1. Experience
  2. |
  3. Theoretical Approach
  4. |
  5. Qualifications

Because I feel that you will probably be most interested in issues that reflect my competence as a counsellor I have chosen to use this page to focus on my experience, theoretical approach and counselling qualifications.

David Taylor-Jones, Counsellor

My Experience

I am a counsellor in private practice working with a broad range of clients. I work with a person-centred approach and I am a member of the British Association for the Person-Centred Approach (BAPCA). I am a BACP (British Association for Counselling and Psychotherapy) Accredited Counsellor and as an individual member of BACP I am bound by its Ethical Framework for Good Practice in Counselling and Psychotherapy and subject to the Professional Conduct Procedure therein. I am covered by professional liability insurance.

I have been in private practice since completing my postgraduate diploma and work with a broad range of clients. I offer face to face counselling to individuals, couples and groups. I also offer both telephone and online services to private clients.

I haved worked as a telephone and email counsellor for a large employee assistance organisation who had a varied caseload. I have been involved with Brighton & Hove Cruse Bereavement Care, YAC and Addaction Brighton & Hove as a volunteer counsellor.

I am a Senior Lecturer on the BA (Hons) Humanistic Counselling at The University of Chichester.

I am currently involved in a Doctoral study of counselling training. For my Masters I carried out a research study into the experiences that adults who stammer had in counselling with a view to improving the service that clients receive.

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Theoretical Approach

The person-centred approach to counselling was originally described by Carl Rogers in the 1950's. His theory was that a self-directed process of change would follow from the client's experience of a particular kind of relationship. This relationship was characterised by genuineness (congruence), non-judgmental caring (unconditional positive regard), and empathy.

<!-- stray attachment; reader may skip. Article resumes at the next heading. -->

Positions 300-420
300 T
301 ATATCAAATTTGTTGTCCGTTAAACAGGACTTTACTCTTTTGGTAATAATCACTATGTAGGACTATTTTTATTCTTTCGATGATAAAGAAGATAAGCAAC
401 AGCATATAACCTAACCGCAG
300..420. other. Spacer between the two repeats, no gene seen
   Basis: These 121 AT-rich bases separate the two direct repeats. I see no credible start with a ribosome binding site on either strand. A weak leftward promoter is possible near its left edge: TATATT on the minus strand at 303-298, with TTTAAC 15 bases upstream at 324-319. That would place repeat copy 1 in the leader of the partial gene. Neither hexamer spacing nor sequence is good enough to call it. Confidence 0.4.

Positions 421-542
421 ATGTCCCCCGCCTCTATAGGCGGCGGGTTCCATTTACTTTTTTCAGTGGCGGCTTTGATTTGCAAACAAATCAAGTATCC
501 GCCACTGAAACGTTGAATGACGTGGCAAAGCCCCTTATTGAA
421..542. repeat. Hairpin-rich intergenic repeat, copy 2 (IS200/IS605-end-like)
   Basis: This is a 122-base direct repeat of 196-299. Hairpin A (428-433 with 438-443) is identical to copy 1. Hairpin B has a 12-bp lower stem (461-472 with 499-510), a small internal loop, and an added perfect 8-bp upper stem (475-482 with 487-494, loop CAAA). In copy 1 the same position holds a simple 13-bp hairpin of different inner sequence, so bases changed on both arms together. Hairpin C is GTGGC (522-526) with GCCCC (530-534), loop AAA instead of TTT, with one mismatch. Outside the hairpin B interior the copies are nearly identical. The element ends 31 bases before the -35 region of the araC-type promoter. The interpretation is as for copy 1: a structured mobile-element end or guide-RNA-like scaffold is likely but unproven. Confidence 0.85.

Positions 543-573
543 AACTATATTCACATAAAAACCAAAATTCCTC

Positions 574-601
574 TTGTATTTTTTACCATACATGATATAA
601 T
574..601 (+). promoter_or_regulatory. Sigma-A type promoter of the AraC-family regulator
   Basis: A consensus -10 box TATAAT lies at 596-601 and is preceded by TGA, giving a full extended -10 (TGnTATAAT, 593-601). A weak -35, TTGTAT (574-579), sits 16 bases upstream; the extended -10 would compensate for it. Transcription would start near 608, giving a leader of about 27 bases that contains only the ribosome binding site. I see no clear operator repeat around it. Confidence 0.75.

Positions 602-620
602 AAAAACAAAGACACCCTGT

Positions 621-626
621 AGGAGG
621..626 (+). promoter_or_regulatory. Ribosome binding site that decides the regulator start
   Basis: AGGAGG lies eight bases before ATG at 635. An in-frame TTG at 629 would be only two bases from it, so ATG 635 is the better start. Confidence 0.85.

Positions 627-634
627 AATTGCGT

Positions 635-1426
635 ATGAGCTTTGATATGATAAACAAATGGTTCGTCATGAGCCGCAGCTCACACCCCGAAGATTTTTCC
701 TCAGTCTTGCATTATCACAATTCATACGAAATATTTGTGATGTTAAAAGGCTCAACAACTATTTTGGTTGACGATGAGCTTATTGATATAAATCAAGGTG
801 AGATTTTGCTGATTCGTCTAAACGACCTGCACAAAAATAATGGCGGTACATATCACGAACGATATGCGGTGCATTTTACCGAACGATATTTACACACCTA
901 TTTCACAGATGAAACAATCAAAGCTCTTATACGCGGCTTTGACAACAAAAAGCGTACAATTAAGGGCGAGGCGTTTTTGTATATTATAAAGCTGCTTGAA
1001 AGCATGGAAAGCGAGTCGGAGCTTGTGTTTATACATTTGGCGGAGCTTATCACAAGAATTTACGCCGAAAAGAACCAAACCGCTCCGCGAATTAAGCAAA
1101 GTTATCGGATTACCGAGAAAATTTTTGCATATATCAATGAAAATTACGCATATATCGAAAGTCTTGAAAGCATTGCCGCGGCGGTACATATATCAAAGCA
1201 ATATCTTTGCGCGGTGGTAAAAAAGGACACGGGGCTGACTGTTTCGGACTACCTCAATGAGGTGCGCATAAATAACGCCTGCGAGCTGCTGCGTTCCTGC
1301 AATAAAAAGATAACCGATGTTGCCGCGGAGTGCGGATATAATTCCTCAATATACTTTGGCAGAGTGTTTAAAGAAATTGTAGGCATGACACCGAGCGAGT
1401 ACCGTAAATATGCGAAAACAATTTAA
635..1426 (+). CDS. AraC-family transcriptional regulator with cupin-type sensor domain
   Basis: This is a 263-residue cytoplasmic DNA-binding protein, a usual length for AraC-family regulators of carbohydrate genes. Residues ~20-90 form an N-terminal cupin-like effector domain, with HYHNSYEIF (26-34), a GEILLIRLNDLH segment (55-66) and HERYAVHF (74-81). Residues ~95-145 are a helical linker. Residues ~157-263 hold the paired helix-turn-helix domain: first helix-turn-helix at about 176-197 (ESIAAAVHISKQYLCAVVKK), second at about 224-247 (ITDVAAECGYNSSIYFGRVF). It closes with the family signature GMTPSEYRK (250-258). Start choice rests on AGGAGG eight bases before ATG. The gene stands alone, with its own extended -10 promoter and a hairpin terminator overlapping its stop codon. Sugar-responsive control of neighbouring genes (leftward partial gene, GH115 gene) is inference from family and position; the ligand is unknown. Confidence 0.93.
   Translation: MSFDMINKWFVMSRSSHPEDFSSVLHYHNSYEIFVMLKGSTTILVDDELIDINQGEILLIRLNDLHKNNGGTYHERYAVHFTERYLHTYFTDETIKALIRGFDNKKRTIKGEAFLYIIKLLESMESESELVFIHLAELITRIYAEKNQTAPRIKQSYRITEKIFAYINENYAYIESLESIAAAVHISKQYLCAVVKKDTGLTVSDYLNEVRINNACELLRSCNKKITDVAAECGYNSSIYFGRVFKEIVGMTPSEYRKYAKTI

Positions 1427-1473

Person-centred counselling has always had close links with research, the approach developed from Rogers's research interests and the theory that he generated stimulated some significant studies, it still tends to be supported by current research.

Initially this type of counselling was known as 'non-directive' psychotherapy because it was based on the concept that counsellors cannot decide the directions in which people can change and develop. The approach was later called 'client-centred' or 'person-centred' to reflect the centrality of the client in the process of therapy.

Carl Rogers wrote extensively on the subject and several of his books are still available, 'On Becoming a Person' and 'A Way of Being' are two that may be of interest to anyone who wishes to explore the subject. 'Person-centred Counselling in Action' by Mearns & Thorne is also a useful book on this topic.

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My Qualifications

PhD, University of East Anglia (ongoing)

MA Applied Professional Research Methods, Brighton (2010)

Postgraduate Certificate in Education, University of Brighton (PGCE/PCE) (2006)

City and Guilds 7404 Teacher Training Stage 1 and 2 (2004)

Certificate in Online Counselling, OnlineCounsellors.co.uk (2003)
Online Counsellors Course Completed

Cruse Bereavement Care Volunteer Counsellor Training (2003)

MA Counselling Studies, University of Brighton (2003)

Postgraduate Diploma in Counselling, University of Brighton (2002)

Certificate in Counselling Skills (Level 2), Lewes Tertiary College (2000)

Introduction to Counselling Skills (Level 1), Lewes Tertiary College (1999)

Addaction Volunteer Training Programme, OCN (2000)

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